Unions are Political – Let’s Make the Most of It

ConferenceLabour Party Conference is a good time to reflect on the explicitly political nature of some of the CWU’s campaigning work.

 

I believe trade unions are inevitably political. The CWU is often explicitly so.  Any group of 205,000 workers and their families acting in a combined, collective way must have an impact on social and economic policy.  Especially when more than half of them work in a public sector body the government wants to sell off.

 

So even  though the  legislation  to  privatise has been  passed, we  continue to  work  hard on the regulatory structures,  to protect the  “Universal Service Obligation” which  we believe is very much under threat.  We also continue to press for the utilisation and development of the Post Office as a vehicle for   delivery of key services – hence our campaign with others for a Post Bank. Every  failure to  utilise this already  existing, publicly  funded  network (such as switching  the contract  for  benefit  payments (the so-called “Green Giros” ) to  a commercial company) demonstrates to us the ideological and hostile character of the government’s intentions.

 

A second leading campaign is our work to   have an effective framework for the regulation of dangerous dogs and their owners. “Biteback” has involved the creation of a wide-ranging coalition, embracing community groups, trade unions and the animal welfare lobby. The authority of the Union on this subject has near universal recognition.  Gradually, the pieces of a new framework are falling into place – most recently the revised Sentencing Guidelines.  But if the good intentions of politicians had translated into action, we would be even further along the road to ending the literally bloody and disfiguring consequence of lax, inappropriate and failed policies.

 

 

Next up has to be our “Close the Loophole” project.  The CWU’s Agency Workers Campaign lead to legislation that   was predicated on equality of treatment – but the statute   perhaps should have been titled “The Swiss Cheese Act” it had that many holes …sorry, “derogations”.  So we are saying   that it’s now time to finish the job and close these loopholes. And given that increasingly the only way into work is via an agency, it’s clearly   something that will affect   a very large number of people.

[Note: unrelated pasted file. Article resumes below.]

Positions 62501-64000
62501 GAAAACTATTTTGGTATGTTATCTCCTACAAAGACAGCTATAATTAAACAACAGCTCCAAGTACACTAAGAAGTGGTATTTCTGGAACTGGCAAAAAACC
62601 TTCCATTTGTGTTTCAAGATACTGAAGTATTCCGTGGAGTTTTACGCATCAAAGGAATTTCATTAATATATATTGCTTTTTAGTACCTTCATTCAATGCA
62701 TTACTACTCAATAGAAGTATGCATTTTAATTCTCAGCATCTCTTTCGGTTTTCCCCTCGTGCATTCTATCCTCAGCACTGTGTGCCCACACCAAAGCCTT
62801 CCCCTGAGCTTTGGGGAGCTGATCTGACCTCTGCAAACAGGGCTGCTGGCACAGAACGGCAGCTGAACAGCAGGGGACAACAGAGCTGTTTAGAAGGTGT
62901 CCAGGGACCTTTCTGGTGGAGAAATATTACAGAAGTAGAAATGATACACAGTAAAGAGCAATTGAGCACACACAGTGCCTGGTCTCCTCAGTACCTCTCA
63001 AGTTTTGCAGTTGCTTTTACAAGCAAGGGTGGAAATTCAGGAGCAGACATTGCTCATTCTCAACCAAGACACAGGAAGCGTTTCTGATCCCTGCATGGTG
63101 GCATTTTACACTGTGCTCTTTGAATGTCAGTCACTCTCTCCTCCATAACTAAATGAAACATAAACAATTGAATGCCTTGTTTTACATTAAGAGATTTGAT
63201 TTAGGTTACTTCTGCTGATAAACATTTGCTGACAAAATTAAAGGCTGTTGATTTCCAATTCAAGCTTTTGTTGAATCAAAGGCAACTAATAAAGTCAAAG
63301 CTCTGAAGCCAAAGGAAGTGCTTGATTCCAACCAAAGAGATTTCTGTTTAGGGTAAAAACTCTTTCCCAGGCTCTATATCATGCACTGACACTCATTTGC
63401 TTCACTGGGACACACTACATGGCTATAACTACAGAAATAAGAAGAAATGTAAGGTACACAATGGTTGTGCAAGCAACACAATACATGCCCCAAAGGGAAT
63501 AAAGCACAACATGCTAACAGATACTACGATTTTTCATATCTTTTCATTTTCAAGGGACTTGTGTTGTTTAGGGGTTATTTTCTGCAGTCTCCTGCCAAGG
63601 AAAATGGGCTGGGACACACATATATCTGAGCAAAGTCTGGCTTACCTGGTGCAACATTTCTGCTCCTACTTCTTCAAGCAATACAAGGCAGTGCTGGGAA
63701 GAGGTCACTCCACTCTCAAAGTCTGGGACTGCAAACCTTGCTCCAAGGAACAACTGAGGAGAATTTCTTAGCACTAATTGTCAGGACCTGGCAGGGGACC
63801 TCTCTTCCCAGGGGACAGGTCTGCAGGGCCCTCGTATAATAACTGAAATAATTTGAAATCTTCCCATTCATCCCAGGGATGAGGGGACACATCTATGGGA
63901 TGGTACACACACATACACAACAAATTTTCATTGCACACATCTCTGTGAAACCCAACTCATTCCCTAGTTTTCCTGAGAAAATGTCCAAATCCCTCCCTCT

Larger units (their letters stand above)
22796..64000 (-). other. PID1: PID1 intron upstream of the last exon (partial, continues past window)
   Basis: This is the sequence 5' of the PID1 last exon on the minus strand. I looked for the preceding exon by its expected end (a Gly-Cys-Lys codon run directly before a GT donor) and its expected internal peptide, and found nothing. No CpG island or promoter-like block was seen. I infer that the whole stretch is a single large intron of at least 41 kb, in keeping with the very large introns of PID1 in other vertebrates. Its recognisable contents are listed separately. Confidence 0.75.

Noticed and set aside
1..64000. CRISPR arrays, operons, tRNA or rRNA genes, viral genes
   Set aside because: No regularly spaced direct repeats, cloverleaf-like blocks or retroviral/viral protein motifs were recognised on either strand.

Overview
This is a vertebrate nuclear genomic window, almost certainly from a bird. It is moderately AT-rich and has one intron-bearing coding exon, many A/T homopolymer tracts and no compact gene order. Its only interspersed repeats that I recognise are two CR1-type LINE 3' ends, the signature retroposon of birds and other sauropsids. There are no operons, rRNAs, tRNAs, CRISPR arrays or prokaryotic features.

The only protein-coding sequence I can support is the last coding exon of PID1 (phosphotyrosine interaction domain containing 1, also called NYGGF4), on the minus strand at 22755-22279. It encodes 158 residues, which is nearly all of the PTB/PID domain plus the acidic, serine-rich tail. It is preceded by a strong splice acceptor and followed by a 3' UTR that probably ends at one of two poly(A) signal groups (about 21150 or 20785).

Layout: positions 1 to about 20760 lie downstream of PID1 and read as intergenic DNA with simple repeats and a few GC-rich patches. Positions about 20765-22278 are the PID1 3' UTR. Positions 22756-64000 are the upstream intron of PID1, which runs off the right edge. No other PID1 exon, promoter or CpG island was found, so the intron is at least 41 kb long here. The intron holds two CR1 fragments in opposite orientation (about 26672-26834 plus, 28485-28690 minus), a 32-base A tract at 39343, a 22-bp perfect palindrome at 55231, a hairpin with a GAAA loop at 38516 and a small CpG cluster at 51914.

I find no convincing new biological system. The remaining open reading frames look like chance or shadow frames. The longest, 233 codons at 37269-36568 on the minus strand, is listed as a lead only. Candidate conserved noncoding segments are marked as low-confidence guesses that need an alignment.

Although these are specific areas of concern, there is no doubt in my mind that our work is becoming more political. The lurch both backwards and rightwards in social and employment policy has all but dissolved the demarcation line between purely industrial and   purely political issues… TUPE, Collective Redundancies, No Fault dismissal, ET rules and procedures. The whole “red tape challenge”. And if the assault is ideologically driven then how can our response avoid being so (even  though there are enough  arguments  that  can  be mounted on grounds of common sense alone)?

 

So the last but not least in the list of the CWU’s current political campaigns is aimed at increasing levels of political education and knowledge   amongst our members and activists.  A well-attended fringe meeting at conference concentrated explicitly on the importance of trade unions participating in the Labour Party, and young activists have a bespoke “Future Candidates” programme in development.

 

 

The omens are good:  we have an increasing clutch of young councillors and a programme of regional youth political  events started off with activists from CWU and other unions  in Northern Ireland giving politicians from all parties in the devolved assembly a run for their money.

 

 

The momentum to make the party  ever more representative of those it seeks to embrace  is gathering!

 

 

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